MONTREAL, Canada, February 14, 2014 (ENS) – “Today there are an estimated 639 bicycle-sharing schemes operating in 53 countries located in almost every region of the world, boasting a total of about 643,000 bicycles,” bike-sharing expert Peter Midgley writes in a new blog post for EMBARQ, a program of the environmental think tank World Resources Institute.

Thirteen years ago, there were just six bike-sharing systems operating in six countries: Denmark, France, Germany, Italy, Norway, and Portugal, with a total fleet of over 4,000 bicycles. The largest of these schemes was Copenhagen with 2,000 bicycles. Today, bike-sharing systems are zooming in popularity.

But one major North American city has not succeeded in establishing its bike-sharing system on a firm financial footing, writes Midgley, who worked as the Urban Mobility Theme Champion for the global Transport Knowledge Partnership, after a long career at The World Bank.

bikes

Bixi bikes in Montreal (Photo by baumzger)

Five years after opening the Bixi bike-sharing system, the Montreal-based Public Bike System Company (PBSC) has accrued a debt of around $50 million.

On January 20 Montreal Mayor Denis Coderre announced that Bixi is insolvent and it has filed for bankruptcy protection.

The Bixi system looked good at the outset with its convenient payment dock and removable modules that made it easy to service the bicycles. The system was popular with cyclists, but it was plagued with problems.

“The Bixi system’s failure was not due to a lack of interest in bike-share programs but from a large number of companies wanting to compete in the bike-share space,” Midgley explained.

Although he says Bixi’s failure was a “surprise” for many in the bicycle sharing community, PBSC has been in financial decline for years.

PBSC posted a $6.9 million shortfall in its first year. In 2011, the City of Montreal bailed the company out when it was near collapse. The city lent PBSC $37 million to cover its deficit at the time and also made $71 million in loan guarantees for international expansion.

And Bixi has expanded. The public bike-sharing system is up and running in 10 locations across the world, with over 37,000 bikes shared from 2,676 stations.

But several of these cities now are withholding payments following legal disputes, software issues, and delays.

PBSC had promised the city of Montreal that sales of the Bixi system to other cities would finance Bixi’s bike-share operations. Now, Montreal’s auditor has recommended that the company sell its international operations, because the law forbids Quebec municipalities from running for-profit businesses.

In fact, Bixi is officially up for sale with a deadline for bids of March 10. The sale is being coordinated by Richter Advisory Group, the court-appointed trustee.

The bike-sharing company is selling everything other than its Montreal operations, and the City of Montreal is taking over the local operation of the service.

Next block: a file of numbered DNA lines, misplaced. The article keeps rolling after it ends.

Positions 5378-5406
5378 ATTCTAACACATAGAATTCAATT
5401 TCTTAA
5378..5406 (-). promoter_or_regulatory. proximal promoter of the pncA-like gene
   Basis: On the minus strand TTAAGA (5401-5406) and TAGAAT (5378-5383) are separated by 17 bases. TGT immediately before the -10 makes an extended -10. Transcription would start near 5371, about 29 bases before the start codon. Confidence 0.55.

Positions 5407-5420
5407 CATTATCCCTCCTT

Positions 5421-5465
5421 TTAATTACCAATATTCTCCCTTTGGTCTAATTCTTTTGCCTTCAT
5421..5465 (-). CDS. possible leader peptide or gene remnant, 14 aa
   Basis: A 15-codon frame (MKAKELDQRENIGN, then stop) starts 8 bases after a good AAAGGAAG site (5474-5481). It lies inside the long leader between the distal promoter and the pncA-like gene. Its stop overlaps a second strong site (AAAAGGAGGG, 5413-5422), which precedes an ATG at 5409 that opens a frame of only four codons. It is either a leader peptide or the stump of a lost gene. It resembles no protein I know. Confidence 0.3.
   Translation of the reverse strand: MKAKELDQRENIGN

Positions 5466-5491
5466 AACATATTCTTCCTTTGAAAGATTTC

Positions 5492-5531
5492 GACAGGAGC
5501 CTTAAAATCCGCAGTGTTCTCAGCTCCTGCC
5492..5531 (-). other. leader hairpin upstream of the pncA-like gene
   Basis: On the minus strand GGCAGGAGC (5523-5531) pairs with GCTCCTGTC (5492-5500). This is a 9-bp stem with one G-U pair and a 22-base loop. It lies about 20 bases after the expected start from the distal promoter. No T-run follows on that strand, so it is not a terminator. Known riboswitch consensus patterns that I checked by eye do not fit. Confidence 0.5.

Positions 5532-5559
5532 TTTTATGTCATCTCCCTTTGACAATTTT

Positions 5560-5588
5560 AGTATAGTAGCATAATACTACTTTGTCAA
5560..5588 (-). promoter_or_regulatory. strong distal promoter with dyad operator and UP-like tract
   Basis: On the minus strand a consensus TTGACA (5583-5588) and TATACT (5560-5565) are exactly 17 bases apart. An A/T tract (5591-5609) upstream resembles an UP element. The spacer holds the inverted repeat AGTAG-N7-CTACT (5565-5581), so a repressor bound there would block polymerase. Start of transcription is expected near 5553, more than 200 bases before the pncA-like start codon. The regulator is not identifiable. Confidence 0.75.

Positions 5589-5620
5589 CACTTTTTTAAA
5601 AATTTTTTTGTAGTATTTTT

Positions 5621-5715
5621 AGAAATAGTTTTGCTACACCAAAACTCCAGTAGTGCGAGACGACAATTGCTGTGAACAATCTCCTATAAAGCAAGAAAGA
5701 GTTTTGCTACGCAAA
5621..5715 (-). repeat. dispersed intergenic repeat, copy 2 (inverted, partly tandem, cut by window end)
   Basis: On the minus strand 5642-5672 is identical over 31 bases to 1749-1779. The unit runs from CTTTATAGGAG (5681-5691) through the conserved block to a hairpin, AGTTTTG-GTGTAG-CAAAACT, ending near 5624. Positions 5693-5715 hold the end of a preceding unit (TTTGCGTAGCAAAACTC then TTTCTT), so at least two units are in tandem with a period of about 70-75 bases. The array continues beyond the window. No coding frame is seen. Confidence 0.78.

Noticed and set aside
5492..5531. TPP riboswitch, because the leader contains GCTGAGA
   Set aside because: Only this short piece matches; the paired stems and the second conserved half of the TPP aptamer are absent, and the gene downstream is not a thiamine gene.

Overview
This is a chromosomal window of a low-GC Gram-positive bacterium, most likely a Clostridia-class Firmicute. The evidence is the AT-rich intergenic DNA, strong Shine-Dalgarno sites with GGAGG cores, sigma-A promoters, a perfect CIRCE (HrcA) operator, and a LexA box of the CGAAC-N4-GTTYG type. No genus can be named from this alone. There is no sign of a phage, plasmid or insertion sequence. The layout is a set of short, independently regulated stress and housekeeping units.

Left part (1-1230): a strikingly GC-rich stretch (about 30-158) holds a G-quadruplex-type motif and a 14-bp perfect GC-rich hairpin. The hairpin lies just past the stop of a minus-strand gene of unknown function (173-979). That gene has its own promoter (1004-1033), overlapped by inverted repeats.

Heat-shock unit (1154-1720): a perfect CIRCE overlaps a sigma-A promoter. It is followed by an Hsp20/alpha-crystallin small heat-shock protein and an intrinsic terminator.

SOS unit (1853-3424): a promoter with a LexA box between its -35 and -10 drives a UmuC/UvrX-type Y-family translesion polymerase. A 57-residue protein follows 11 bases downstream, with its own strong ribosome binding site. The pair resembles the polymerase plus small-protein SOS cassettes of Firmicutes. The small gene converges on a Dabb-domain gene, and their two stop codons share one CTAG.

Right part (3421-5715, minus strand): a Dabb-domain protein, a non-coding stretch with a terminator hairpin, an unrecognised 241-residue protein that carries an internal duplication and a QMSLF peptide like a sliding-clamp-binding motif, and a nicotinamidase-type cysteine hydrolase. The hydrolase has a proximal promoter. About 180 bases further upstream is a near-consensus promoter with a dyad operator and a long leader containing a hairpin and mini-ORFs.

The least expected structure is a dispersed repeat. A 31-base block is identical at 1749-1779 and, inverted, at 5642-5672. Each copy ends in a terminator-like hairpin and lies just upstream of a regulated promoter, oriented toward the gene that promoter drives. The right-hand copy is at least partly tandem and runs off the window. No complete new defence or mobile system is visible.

Mayor Coderre said he plans to make an announcement about Bixi’s future within two or three weeks.

In January PBSC tried to provide some continuity by assuring cyclists who had purchased a subscription at the end 2013 for the 2014 season that they will be able to use it at the beginning of the season in April 2014 after the snow melts.

To make matters worse, Midgley says, the Bixi system’s owners got into a legal dispute with their software supplier, 8D Technologies, and had to hire another company to replace the software.

This litigation delayed the installation of bike-sharing systems in New York City and Chicago.

Alta Bicycle Share, the provider of the Bixi bike-share system in Portland, Oregon, asked Bixi for $11 million in damages for software delays.

But now Alta Bicycle Share is forming an alliance with 8D Technologies to sell bicycle-sharing systems throughout the world.

“This will combine the software, electronics and docking stations capabilities of 8D Technologies with the operating experience of Alta to develop the next bicycle-sharing generation,” Midgley explains.

The “fourth generation” bike-sharing systems include movable and solar powered docking stations, mobile phone real time availability information and electric bicycles, known as pedelecs, that attract older users and enable bike sharing in cities with steep terrain.

Yet 59 bike-sharing systems have closed in the past year, many of which were located in Spain and other countries hard hit by the global financial crisis.

Midgley says, “Creating a financially feasible bike-sharing company will be vital in making personal non-motorized transport a pivotal component of developing cities’ sustainable transport policies.”

Copyright Environment News Service (ENS) 2014. All rights reserved.

PHOTO: Bixi bikes in Montreal (Photo by baumzger)